Internet addiction

Over the past two decades technology has made incredible advances.

Where it used to be rare for a person to have a home computer, now it is rare to find a home without at least one.

Once home computers became less expensive, more powerful and user friendly, the advent of the internet took things to a whole new level. Now anyone can access information on virtually any topic imaginable, shop from the comfort of home, play online games at any time of day or night, or build friendships in real time with people on different continents.

In addition to the many conveniences and positives of this new technology, we have long known about a darker side as well with new opportunities for criminal or simply obnoxious behaviour, bullying and more.

Internet addiction is the latest caution. Researchers have recently listed internet addiction as a new clinical disorder meriting inclusion in the psychiatric diagnostic manual. It seems this new condition is a growing problem around the world.

Similar to other addictions, internet addiction is a compulsive disorder involving both online and offline computer usage and it has been broken into three subtypes: excessive gaming, sexual preoccupations and email/text messaging.

All subtypes share four characteristics. These include: excessive use associated with a loss of sense of time or a neglect of other areas of life; withdrawal including feelings of anger, tension or depression when the computer is inaccessible; tolerance including the constant need for better computer equipment, more hours of use etc.; and negative consequences as a result of use including arguments, lying, poor achievement, social isolation and fatigue.

Although a new area for research, some interesting studies on internet addiction have been published in South Korea, which considers this one of its most serious public health issues.

The average South Korean high school student spends about 23 hours a week gaming and there is an increasing number of people dropping out of school or quitting work to spend time on their computers.

Estimates from South Korea are that over two percent of children aged 6-19 experience some form of internet addiction with 80 percent of these in need of treatment and up to a quarter who require hospitalization as a result of their addiction.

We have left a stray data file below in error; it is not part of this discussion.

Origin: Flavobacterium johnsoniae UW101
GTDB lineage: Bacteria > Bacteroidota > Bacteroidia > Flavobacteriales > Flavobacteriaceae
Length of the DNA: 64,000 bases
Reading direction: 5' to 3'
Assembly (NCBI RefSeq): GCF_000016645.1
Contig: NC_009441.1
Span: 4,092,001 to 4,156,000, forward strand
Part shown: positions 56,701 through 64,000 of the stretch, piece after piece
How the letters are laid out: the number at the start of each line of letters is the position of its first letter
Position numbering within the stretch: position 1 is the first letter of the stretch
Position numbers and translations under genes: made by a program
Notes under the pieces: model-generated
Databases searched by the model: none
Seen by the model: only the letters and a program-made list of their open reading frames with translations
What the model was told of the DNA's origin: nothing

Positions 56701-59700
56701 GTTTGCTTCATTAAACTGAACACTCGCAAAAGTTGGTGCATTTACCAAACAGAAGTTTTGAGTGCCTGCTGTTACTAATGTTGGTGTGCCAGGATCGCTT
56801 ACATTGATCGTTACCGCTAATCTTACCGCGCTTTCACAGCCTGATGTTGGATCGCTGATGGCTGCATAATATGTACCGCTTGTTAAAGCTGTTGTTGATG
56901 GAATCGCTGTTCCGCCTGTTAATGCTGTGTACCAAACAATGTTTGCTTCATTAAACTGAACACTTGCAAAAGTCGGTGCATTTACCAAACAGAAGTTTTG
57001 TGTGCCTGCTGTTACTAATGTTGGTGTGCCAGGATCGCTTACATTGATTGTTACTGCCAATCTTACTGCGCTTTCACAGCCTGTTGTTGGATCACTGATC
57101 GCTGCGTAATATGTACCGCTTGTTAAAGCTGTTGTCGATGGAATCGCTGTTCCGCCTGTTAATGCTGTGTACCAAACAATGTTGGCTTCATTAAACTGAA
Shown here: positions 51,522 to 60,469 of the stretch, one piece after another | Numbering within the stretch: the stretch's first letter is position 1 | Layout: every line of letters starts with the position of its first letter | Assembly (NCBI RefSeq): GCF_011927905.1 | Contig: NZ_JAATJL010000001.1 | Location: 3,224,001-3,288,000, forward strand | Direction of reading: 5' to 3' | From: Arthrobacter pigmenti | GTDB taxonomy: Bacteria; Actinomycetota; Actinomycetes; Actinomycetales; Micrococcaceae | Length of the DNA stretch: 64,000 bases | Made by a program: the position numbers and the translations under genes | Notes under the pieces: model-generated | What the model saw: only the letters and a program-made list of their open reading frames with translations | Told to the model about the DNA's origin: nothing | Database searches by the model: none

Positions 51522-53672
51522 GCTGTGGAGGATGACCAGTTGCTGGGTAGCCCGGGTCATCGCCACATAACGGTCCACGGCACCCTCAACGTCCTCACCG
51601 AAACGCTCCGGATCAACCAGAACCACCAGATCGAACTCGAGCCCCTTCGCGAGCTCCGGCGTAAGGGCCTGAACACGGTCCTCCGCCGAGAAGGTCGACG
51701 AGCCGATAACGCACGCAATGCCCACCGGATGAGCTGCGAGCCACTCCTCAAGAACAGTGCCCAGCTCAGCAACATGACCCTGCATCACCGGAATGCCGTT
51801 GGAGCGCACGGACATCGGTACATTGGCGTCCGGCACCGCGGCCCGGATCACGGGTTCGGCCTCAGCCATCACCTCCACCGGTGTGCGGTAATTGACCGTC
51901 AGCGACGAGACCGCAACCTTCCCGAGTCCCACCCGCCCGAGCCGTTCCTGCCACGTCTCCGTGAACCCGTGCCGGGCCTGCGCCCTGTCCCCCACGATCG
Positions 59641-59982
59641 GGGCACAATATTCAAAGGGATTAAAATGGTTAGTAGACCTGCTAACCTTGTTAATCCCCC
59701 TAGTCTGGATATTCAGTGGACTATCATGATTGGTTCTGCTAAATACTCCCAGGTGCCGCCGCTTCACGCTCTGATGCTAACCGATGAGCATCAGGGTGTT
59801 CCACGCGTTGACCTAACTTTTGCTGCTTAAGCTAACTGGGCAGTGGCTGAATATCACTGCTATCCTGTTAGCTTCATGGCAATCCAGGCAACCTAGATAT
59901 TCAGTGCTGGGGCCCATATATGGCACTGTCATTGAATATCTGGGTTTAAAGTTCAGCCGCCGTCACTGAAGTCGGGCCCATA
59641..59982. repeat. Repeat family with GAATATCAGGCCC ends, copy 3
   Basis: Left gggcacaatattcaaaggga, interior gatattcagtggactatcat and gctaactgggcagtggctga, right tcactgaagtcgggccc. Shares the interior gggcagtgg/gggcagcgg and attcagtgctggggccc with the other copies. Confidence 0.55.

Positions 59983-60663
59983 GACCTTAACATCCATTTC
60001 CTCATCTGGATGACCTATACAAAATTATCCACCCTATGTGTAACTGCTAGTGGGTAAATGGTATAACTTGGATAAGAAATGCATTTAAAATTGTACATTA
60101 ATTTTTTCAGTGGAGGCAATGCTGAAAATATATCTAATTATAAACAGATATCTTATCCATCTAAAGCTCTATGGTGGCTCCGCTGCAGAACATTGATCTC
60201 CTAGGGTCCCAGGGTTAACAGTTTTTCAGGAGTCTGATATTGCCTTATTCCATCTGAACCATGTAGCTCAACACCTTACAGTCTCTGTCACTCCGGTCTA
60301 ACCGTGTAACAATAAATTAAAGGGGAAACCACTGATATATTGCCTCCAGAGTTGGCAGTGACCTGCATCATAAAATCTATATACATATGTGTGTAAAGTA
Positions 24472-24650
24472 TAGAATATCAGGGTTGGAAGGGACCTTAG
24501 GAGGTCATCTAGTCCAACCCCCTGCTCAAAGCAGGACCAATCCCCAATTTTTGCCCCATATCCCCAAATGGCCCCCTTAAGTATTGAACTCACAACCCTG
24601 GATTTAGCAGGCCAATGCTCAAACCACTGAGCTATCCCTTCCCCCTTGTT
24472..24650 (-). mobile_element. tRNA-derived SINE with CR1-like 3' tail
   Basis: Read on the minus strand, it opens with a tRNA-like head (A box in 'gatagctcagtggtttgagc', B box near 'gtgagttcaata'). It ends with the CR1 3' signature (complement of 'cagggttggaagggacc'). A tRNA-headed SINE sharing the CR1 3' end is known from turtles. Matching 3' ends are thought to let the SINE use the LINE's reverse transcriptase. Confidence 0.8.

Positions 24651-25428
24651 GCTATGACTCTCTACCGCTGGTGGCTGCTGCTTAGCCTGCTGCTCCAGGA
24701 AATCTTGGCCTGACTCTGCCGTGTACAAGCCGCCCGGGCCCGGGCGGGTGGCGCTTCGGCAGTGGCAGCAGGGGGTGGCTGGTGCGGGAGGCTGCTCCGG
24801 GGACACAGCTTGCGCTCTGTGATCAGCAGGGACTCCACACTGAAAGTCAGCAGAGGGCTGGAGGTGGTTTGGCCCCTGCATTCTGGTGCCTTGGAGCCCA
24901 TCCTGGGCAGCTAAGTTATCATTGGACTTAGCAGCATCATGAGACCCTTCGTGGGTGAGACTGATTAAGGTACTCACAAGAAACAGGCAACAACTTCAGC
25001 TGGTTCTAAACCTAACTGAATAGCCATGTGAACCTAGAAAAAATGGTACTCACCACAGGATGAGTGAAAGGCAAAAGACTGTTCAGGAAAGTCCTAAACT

Researchers believe an additional 1.2 million people are at risk for addiction and are in need of counselling. As a result, South Korea has trained over 1,000 counselors in the treatment of internet addiction and preventive measures are being introduced into schools.

Other countries in Asia are also concerned about this disorder. China believes more than 13 percent of adolescent internet users meet criteria for addiction and has instituted legislation discouraging more than three hours of daily game use.

No data has yet been published on prevalence rates in North America,but there is no reason to believe the same problems could not occur here. Unlike Asia where internet cafes are the norm for computer use, here people access the internet primarily from home making it more difficult to measure addiction rates.

All of this is made even more complicated by the high likelihood of coexisting disorders. Almost 90 percent of individuals with internet addiction also have at least one other psychiatric condition. Unless a therapist is specifically looking for internet addiction, it could be missed.

This will be an emerging topic in psychiatry as this condition is difficult to treat, involves significant risks, has a high relapse rate and makes other conditions less responsive to treatment.

If you think you or a loved one is using the internet excessively and may be addicted, speak to your doctor about resources to help.


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